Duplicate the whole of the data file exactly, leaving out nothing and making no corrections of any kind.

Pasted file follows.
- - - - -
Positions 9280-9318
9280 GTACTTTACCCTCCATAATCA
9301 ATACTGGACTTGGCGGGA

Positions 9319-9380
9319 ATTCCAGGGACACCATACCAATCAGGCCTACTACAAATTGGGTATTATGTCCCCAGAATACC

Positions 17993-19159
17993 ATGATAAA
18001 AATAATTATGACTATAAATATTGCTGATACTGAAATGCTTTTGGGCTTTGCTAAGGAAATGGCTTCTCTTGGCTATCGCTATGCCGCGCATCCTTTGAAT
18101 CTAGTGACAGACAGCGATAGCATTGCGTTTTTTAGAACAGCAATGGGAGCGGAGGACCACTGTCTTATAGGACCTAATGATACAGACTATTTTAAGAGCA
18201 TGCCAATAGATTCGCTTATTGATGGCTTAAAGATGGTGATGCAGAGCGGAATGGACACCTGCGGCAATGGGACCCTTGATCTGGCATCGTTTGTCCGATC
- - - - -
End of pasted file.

Positions 9280-9318
9280 GTACTTTACCCTCCATAATCA
9301 ATACTGGACTTGGCGGGA

Positions 9319-9380
9319 ATTCCAGGGACACCATACCAATCAGGCCTACTACAAATTGGGTATTATGTCCCCAGAATACC

Positions 17993-19159
17993 ATGATAAA
18001 AATAATTATGACTATAAATATTGCTGATACTGAAATGCTTTTGGGCTTTGCTAAGGAAATGGCTTCTCTTGGCTATCGCTATGCCGCGCATCCTTTGAAT
18101 CTAGTGACAGACAGCGATAGCATTGCGTTTTTTAGAACAGCAATGGGAGCGGAGGACCACTGTCTTATAGGACCTAATGATACAGACTATTTTAAGAGCA
18201 TGCCAATAGATTCGCTTATTGATGGCTTAAAGATGGTGATGCAGAGCGGAATGGACACCTGCGGCAATGGGACCCTTGATCTGGCATCGTTTGTCCGATC